The White House Counsel's Office has concluded that senior adviser Kellyanne Conway acted “inadvertently” when she endorsed Ivanka Trump's clothing line, rebuffing a recommendation by the top federal ethics official that she be disciplined for an apparent violation of federal rules.
Stefan C. Passantino, who handles White House ethics issues as deputy counsel to President Trump, wrote in a letter Tuesday that his office concluded Conway was speaking in a “light, offhand manner” when she touted the Ivanka Trump line during a Feb. 9 appearance on “Fox & Friends.” At the time, Conway was addressing efforts by activists to persuade retailers such as Nordstrom to drop Ivanka Trump-branded items.
“We concluded that Ms. Conway acted inadvertently and is highly unlikely to do so again,” Passantino wrote to Walter M. Shaub, Jr., director of the Office of Government Ethics, adding that Conway made the comments “without nefarious motive or intent to benefit personally.”
Passantino said he met with Conway and advised her that her remarks “implicated the prohibition on using one's official position to endorse any product or service.”
“Ms. Conway has acknowledged her understanding of the Standards and has reiterated her commitment to abiding by them in the future,” he added. The White House letter was first reported by CNN.
It remains to be seen whether OGE will pursue its recommendation that Conway be disciplined, a move Shaub urged the White House to take in a Feb. 13 letter. “There is strong reason to believe that Ms. Conway has violated the Standards of Conduct and that disciplinary action is warranted,” he wrote at the time.
An OGE spokesman said Wednesday that the agency had received Passantino's letter and was evaluating it.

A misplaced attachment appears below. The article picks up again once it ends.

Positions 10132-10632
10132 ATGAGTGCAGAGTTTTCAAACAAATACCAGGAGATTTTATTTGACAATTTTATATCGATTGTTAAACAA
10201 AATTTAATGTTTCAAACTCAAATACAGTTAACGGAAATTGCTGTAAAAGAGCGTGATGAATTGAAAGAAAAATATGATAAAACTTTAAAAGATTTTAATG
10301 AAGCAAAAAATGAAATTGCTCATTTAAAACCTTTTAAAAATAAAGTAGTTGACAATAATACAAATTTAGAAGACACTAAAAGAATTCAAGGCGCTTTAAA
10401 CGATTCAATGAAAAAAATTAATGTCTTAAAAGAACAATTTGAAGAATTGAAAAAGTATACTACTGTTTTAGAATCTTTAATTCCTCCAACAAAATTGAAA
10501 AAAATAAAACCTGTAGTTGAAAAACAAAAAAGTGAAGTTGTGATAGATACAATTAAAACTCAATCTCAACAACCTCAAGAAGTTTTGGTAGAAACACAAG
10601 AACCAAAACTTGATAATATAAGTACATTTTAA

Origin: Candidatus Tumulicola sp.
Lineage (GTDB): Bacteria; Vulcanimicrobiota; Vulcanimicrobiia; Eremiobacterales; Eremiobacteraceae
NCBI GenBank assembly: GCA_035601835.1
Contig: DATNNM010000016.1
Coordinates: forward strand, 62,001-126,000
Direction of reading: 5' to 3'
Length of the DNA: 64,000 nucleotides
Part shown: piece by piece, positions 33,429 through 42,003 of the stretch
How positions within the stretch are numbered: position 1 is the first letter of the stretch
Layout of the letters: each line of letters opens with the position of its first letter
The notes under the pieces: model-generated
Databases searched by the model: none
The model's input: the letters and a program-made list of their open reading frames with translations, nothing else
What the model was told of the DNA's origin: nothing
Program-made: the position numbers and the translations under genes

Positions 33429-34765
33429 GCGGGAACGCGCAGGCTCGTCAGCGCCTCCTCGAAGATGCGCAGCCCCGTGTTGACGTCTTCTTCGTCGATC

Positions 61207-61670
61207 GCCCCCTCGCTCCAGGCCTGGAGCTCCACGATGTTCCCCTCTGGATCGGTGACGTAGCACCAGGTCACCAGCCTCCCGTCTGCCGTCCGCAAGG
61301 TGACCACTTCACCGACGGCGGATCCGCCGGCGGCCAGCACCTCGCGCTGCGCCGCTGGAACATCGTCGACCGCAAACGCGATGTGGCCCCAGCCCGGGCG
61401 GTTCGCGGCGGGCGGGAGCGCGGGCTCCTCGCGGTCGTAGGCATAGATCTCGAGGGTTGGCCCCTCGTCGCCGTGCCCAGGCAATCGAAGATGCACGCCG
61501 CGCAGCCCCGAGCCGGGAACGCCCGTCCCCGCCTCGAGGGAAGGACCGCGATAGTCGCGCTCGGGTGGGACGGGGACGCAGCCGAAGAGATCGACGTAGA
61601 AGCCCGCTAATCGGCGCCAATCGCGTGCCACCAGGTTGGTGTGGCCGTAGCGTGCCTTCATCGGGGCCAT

The ethics office does not have investigative powers or enforcement authority. OGE can recommend a penalty for employees who violate federal ethics rules, though its advice is nonbinding. The office can also inform the president if an agency fails discipline an employee, but Shaub noted last month that such a notification would be ineffective if the official declining to take action is the president.
Federal employees typically face a variety of disciplinary actions for violating the rule barring using one’s public office for private gain, including a multiday suspension or loss of pay. U.S. Fish and Wildlife Service employees, for instance, face a minimum five-day suspension, while employees at Customs and Border Protection can be suspended for 14 days for a first offense and removed from their position for a second violation.
House Oversight Committee Chairman Jason Chaffetz (R-Utah), who last month called on the White House to follow OGE's advice, said in a statement Wednesday that his committee would continue to monitor the issue.
“Swift action was taken by this committee to highlight the problem with Ms. Conway's comments,” he said. “We will continue to monitor this process to ensure the administration understands these types of comments are inappropriate and takes meaningful steps to prevent future missteps.”
Rep. Elijah E. Cummings (Md.), the ranking Democrat on the House Oversight Committee, went further, expressing disappointment with the White House's response.
“It is a very bad sign that the president chose not to discipline Ms. Conway for blatantly violating the law,” he said in a statement. “Other federal employees would likely be suspended for engaging in this conduct, and White House officials should not be held to a different standard. I hope that the president reconsiders his decision and that he and his staff will take their ethical obligations more seriously.”
In a statement, White House spokeswoman Kelly Love said that Trump “takes ethical obligations of all his employees very seriously.”
“The situation has been handled accordingly and all staff have received ethics training,” she added. “We are focused on the important obligation of improving the lives of all Americans.”
This post has been updated.